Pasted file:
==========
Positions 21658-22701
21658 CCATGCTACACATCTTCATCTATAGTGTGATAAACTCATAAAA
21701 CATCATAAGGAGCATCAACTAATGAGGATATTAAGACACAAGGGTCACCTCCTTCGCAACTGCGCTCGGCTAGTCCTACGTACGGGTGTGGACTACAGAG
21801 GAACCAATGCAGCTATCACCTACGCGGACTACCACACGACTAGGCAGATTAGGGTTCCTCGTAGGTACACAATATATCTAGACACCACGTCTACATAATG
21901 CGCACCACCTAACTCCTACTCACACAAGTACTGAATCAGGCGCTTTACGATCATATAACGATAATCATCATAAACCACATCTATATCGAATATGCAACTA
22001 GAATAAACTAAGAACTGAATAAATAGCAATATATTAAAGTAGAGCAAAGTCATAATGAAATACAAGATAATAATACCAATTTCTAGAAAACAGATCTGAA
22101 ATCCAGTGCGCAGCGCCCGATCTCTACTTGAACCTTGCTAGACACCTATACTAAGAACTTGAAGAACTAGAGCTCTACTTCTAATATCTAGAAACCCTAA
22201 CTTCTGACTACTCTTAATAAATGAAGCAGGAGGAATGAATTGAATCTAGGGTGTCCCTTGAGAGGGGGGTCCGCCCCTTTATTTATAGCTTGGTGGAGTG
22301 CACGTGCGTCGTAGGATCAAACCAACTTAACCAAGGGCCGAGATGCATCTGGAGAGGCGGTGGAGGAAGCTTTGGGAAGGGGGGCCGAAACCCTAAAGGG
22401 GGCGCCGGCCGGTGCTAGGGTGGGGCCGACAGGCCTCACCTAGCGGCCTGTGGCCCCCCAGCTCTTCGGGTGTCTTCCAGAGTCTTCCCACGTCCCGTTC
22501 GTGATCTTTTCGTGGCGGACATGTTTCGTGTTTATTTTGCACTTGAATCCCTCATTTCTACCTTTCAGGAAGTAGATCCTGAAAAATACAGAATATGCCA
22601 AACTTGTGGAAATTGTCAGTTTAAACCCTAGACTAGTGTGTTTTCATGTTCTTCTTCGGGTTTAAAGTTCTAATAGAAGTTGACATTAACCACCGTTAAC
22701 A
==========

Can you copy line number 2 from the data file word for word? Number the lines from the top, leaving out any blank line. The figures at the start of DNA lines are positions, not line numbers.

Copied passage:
21658 CCATGCTACACATCTTCATCTATAGTGTGATAAACTCATAAAA